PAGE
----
The celebrity cult of natural cancer treatments

Natural cancer treatmentsCC: Brooke Lark at Unsplash

To many, choosing natural cancer treatments is empowering. Steve Jobs notoriously rejected chemotherapy in favor of natural cures. Although there’s no way to successfully debate that chemo would have added years to his life, it appears natural therapies didn’t do the job either.

There’s no denying that choosing natural cancer treatments over chemotherapy assures quality of life in some cases. When you receive a terminal diagnosis, you may feel that the side effects of chemo come with few benefits. On the other hand, having extra time may feel equally important to some patients.

This is a polarizing debate that resurfaces from time-to-time. Most recently, a little-known Hollywood stunt double and former Miss Britain began a very public campaign to prioritise natural cancer treatments. Although that is her very admirable choice, the message she’s delivering is somewhat misleading.

Why choose natural cancer treatments at all?

It’s easy to see why natural cancer treatments are appealing. Some patients choose to reject chemotherapy as it comes with severe side effects. This can include hair loss, nausea, and fatigue. Although heading down the natural route doesn’t rid you of cancer’s side effects, you may feel as though a life with quality is better than a life with greater quantity.


However, that view isn’t universal. It’s understandable that some patients will prefer to have additional time with their loved ones instead. Some may find peace in having more time to arrange their affairs. Therefore, natural cancer treatments aren’t the answer for everyone. Much in the same way that chemotherapy isn’t.

Why do some medics become irritable at the mention of the word ‘natural’?

It’s not the idea of natural cancer treatments that medics find offensive. Although there are plenty of reasons to find the idea irritable (and no, ‘big pharma’ losing out isn’t one of them), usually two prevail. First, patients such as Kerri Parker who very publicly use their celebrity status to promote natural cancer treatments often don’t take a responsible approach. Second, there’s an automatic assumption that natural = better.

I’ll start with the lack of responsibility in celebrity-driven campaigns. Some of Kerri’s statements have alluded to the way her grandmother died with cancer rather than of it. While this is common in slow-growing diseases, it’s misleading to apply the progress of slow-growing cancer to one that’s more aggressive. Making references to battling pneumonia with a workout also minimizes the various stages of that particular disease, and is patronizing when placed in the context of your average everyday patient. Additionally, blanket statements such as “chemotherapy kills” can become harmful when someone blindly follows the advice of a person who doesn’t know the intricacies of their disease.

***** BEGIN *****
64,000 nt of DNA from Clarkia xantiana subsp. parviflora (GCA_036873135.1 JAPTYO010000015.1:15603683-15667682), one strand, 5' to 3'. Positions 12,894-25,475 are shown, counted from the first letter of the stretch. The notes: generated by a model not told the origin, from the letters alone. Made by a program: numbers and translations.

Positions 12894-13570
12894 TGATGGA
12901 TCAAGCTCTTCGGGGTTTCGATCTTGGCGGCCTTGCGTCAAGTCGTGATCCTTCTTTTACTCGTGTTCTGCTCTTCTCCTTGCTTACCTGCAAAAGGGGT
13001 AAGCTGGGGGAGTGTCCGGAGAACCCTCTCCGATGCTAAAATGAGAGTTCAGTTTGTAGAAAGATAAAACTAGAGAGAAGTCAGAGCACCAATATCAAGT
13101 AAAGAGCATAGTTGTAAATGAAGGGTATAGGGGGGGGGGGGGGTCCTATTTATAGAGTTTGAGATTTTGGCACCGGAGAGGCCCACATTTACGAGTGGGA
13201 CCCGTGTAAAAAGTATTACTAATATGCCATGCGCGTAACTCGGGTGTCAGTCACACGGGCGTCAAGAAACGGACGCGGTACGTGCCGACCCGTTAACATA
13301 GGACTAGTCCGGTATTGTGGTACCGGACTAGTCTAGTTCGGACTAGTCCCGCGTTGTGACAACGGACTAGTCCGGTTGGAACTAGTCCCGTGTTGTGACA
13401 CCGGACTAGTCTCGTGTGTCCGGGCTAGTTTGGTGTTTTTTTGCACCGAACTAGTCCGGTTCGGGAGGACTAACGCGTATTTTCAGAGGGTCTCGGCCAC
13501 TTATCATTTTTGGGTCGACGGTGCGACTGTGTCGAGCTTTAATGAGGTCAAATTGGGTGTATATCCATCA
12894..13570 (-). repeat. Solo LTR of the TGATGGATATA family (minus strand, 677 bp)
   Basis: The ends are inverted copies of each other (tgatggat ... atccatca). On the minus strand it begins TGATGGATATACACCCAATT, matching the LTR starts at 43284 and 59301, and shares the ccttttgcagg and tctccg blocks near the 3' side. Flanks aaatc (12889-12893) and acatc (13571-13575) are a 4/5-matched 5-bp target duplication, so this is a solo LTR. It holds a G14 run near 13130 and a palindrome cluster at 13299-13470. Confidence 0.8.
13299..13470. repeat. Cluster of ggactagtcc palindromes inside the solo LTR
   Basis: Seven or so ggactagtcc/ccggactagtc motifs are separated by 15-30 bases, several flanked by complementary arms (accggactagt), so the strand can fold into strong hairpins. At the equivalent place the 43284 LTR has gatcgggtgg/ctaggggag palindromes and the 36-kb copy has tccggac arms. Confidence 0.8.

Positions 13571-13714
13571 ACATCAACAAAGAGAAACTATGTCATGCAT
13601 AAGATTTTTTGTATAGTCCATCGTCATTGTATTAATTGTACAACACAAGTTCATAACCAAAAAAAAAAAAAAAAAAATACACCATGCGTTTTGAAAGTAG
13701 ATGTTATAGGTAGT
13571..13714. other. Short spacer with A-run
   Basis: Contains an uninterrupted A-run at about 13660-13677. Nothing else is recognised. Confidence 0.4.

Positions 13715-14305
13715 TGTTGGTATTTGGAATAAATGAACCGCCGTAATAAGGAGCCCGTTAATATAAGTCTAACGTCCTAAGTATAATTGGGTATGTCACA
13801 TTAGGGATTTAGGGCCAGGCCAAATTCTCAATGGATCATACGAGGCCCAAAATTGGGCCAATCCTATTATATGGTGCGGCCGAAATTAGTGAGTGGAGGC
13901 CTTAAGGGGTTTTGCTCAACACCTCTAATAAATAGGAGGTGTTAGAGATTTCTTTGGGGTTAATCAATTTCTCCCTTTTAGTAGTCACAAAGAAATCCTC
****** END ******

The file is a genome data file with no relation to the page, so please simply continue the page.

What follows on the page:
Then there’s the idea that natural = better. I’ll admit that the recent rise in antibiotic resistance does suggest we need to let our bodies work a little harder. However, if we were to let nature take its course with massive infections, high-risk births, and massive traumas, life expectancy would plummet.

In an ideal world, natural cancer treatments would do the job. However, some of the treatments these clinics supposedly provide are not safe in the later stages of cancer. Repeated enemas may result in dehydration. The inadequate nutrition that comes with adhering to Gerson Therapy could have a devastating impact on someone with a low immune system. Worryingly, some clinics claim they’ve already discovered anti-cancer vaccines that the medical world has been trying to shape for years. Of course, you must pay upwards of $40,000 to potentially access them.

As natural cancer treatments gather popularity in the West, chemotherapy is becoming less popular. When nature’s way is chosen as part of a personal and empowering decision designed to achieve better quality of life, it’s a decision worthy of praise. When you’re using your status to mislead others, that decision becomes dangerous.

About the Author

Laura McKeever
Laura has been a freelance medical writer for eight years. With a BSc in Medical Sciences and an MSc in Physician Assistant Studies, she complements her passion for medical news with real-life experiences. Laura’s most significant experience included writing for international pharmaceutical brands, including GSK.